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Innovation scan as business intelligence tool

Thursday, August 26, 2021 @ 10:53 AM | By Oksana Romanov


Oksana Romanov %>
Oksana Romanov
As part of my summer internship, I attended a webinar Patents as a Business Intelligence Tool presented by Mitacs, a national, not-for-profit research and training organization. The speakers included Martin Couillard, senior director of life sciences and principal of Axelys; Jesse Vincent-Herscovici, VP of Mitacs business development; Kendrick Lo, innovation officer of the Canadian Intellectual Property Office (CIPO); and Pierre Des Lierres, director of operations and marketing of WattByWatt Inc.

There were several trends to highlight: (1) Canada is moving towards a data-driven economy, (2) intellectual property (IP), intangible assets, such as brands, software and data are becoming increasingly valuable, and (3) formal IP innovation may not be appropriate for small- and medium-sized enterprises (SMEs).

To clarify, there are two ways in which SMEs can innovate: formal and informal innovation. According to a literature review by Bronwyn H. Hall et al., formal innovation includes patents, trademarks, registered designs and copyright, while informal innovation covers “a range of ‘alternative’ or informal appropriation mechanisms, such as secrecy, confidentiality agreements, lead time, or complexity.” Having registered rights to exclude others (exception for copyright) may seem like an intuitive thing to do. However, “in practice, the invention and innovation do occur even if firms cannot access, or choose not to use, the IP system.”

Given the trends outlined above, SMEs should consider using an innovation scan as a business intelligence tool to decide whether they need to access services provided by intellectual property agents who specialize in either patents or trademarks. CIPO hosts a directory of all registered IP agents on its website. CIPO also provides a general idea about the fees for services and how to become an IP agent.

What is a patent?

Patents protect your intellectual property. A patent is a legal definition and a legal document that describes certain exclusive rights for your invention. According to the CIPO definition, “through a patent, the government gives you, the inventor, the right to stop others from making, using or selling your invention from the day the patent is granted to a maximum of 20 years after the day on which you filed your patent application.”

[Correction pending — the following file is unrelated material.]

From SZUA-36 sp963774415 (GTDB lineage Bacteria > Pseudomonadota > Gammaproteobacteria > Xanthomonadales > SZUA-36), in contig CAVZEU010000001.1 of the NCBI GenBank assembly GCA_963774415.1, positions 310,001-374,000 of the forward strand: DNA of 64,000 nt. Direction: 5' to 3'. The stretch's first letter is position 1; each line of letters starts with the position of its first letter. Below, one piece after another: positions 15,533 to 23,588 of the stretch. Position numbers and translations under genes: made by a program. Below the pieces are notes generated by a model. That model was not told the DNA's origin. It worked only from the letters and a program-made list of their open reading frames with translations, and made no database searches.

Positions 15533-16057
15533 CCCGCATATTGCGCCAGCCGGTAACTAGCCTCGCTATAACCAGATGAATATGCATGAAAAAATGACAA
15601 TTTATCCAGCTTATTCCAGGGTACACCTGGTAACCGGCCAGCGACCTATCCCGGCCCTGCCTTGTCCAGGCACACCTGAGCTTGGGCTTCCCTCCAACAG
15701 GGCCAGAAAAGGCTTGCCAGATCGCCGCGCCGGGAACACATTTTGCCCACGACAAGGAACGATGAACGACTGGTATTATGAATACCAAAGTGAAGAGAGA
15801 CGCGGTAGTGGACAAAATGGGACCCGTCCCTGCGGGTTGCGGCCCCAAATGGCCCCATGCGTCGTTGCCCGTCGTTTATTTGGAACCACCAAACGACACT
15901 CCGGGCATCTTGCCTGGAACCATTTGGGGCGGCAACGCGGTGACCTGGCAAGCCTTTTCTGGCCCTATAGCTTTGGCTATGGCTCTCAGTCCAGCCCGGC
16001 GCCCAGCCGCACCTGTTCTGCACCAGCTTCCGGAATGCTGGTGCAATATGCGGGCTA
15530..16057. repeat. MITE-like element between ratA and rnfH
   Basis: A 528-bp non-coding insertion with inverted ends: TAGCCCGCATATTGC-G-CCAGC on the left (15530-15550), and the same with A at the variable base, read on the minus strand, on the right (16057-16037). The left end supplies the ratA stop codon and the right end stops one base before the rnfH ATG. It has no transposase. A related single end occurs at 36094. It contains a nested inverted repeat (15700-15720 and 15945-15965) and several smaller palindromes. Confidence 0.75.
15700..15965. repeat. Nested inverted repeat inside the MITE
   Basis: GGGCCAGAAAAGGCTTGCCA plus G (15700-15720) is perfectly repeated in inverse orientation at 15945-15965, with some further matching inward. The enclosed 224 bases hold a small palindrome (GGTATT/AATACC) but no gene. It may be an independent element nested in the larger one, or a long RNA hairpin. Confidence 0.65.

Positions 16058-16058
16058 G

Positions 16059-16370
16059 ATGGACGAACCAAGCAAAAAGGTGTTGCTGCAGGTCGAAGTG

New patents come out every week. To stay up to date, a business should create a weekly innovation alert on companies, research centres and products.

What is an innovation scan?

Intellectual property is an intangible asset. For SMEs to grow, that is, to increase the production of goods and services, they need to find a way “to commercially exploit [their] knowledge” or invention. Therefore, identifying and formalizing intangible assets is an opportunity for growth. Yet, formal IP innovation may not be appropriate for all innovations and all businesses. For instance, SMEs need to determine if they need and can afford to protect their intangible assets.

An innovation scan is a set of queries or questions. Firstly, to come up with those questions, SMEs need to describe what new idea they have that meets the needs of their consumer. Secondly, they need to determine whether it makes sense to invest in this idea. Lastly, they need to search the Internet, free and pay-for-services databases to figure out whether there is a niche that they can occupy and whether they should protect their invention from any potential IP infringements. This may seem like a self-evident and simple idea. The cost-saving trick is that you do the scan before going to an IP lawyer.

Finally, do not forget about your current and potential clients. Try to investigate what opinions they have on the subject and how likely they are to accept something new. There are many think tanks out there that provide this information on their website.

Ultimately, the advanced step would be to put an innovation scan in an app. That way, SMEs can have some business intelligence available at their fingertips.

Oksana Romanov is a 2L student and a member ofthe inaugural class of the Lincoln Alexander School of Law. She is completing her summer internship at Buzaker Law Firm Professional Corporation funded in part by the Mitacs Business Strategy Internship. To learn more about the author, you can visit her LinkedIn profile.

Photo credit /  Color_life ISTOCKPHOTO.COM

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